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Overexpression of apoptosis inducing factor aggravates hypoxic-ischemic brain injury in neonatal mice

Journal article
Authors Tao Li
Kenan Li
Shan Zhang
Yafeng Wang
Yiran Xu
S. J. F. Cronin
Yanyan Sun
Yaodong Zhang
Cuicui Xie
Juan Rodriguez
Kai Zhou
Henrik Hagberg
Carina Mallard
Xiaoyang Wang
J. M. Penninger
G. Kroemer
K. Blomgren
Changlian Zhu
Published in Cell death & disease
Volume 11
Issue 1
Pages 18
ISSN 2041-4889
Publication year 2020
Published at Institute of Neuroscience and Physiology
Institute of Clinical Sciences, Department of Obstetrics and Gynecology
Pages 18
Language en
Links dx.doi.org/10.1038/s41419-020-2280-...
Keywords neuronal cell-death, poly(adp-ribose) polymerase, therapeutic, hypothermia, mitochondrial dynamics, factor leads, aif, encephalopathy, neuroprotection, hippocampus, inhibition, Cell Biology
Subject categories Clinical Medicine

Abstract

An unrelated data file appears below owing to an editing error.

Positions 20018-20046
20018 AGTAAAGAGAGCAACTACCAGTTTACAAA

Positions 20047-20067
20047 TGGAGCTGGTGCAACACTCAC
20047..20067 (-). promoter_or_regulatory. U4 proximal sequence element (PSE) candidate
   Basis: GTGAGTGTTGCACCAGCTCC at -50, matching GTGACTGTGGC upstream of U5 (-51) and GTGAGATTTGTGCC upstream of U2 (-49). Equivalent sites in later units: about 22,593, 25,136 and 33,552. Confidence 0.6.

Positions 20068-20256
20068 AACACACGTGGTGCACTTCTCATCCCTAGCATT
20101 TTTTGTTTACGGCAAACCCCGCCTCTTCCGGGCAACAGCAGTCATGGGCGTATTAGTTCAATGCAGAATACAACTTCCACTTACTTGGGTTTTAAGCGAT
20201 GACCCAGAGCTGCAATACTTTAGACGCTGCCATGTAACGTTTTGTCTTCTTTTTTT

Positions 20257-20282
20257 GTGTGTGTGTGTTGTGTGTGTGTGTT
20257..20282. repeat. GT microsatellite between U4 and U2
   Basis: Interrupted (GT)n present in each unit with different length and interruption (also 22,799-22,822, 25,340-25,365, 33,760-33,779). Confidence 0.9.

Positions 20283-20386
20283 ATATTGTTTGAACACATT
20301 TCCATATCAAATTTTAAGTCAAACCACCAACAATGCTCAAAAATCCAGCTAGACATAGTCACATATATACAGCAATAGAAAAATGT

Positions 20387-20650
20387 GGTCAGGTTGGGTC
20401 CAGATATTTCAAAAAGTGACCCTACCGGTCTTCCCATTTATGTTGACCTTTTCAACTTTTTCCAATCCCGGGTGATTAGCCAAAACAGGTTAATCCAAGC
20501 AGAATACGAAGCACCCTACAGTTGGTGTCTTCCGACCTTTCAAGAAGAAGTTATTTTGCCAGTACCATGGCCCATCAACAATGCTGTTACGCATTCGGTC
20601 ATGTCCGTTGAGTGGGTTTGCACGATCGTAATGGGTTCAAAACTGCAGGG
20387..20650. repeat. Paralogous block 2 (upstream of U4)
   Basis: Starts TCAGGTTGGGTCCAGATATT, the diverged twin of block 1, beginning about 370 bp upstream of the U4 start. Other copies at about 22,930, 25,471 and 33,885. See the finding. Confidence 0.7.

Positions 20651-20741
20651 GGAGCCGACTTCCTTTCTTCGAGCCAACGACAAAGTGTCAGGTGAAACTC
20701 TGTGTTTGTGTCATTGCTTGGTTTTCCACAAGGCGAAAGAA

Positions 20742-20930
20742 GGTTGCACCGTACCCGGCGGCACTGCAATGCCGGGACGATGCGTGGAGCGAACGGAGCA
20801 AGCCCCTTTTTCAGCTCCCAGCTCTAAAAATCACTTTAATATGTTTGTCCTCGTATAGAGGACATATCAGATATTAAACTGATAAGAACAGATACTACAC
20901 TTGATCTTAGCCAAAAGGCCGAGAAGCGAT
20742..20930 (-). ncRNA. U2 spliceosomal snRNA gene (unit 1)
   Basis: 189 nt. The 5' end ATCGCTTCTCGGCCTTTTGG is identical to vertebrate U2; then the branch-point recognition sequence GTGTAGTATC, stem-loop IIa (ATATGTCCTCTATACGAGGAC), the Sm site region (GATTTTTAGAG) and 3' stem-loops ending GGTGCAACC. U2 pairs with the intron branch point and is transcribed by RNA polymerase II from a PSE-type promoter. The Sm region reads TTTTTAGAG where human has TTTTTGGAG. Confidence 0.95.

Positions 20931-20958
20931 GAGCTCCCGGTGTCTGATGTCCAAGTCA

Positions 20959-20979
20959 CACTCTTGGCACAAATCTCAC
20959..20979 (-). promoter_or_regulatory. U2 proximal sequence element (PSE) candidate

Apoptosis inducing factor (AIF) has been shown to be a major contributor to neuron loss in the immature brain after hypoxia-ischemia (HI). Indeed, mice bearing a hypomorphic mutation causing reduced AIF expression are protected against neonatal HI. To further investigate the possible molecular mechanisms of this neuroprotection, we generated an AIF knock-in mouse by introduction of a latent transgene coding for flagged AIF protein into the Rosa26 locus, followed by its conditional activation by a ubiquitously expressed Cre recombinase. Such AIF transgenic mice overexpress the pro-apoptotic splice variant of AIF (AIF1) at both the mRNA (5.9 times higher) and protein level (2.4 times higher), but not the brain-specific AIF splice-isoform (AIF2). Excessive AIF did not have any apparent effects on the phenotype or physiological functions of the mice. However, brain injury (both gray and white matter) after neonatal HI was exacerbated in mice overexpressing AIF, coupled to enhanced translocation of mitochondrial AIF to the nucleus as well as enhanced caspase-3 activation in some brain regions, as indicated by immunohistochemistry. Altogether, these findings corroborate earlier studies demonstrating that AIF plays a causal role in neonatal HI brain injury.

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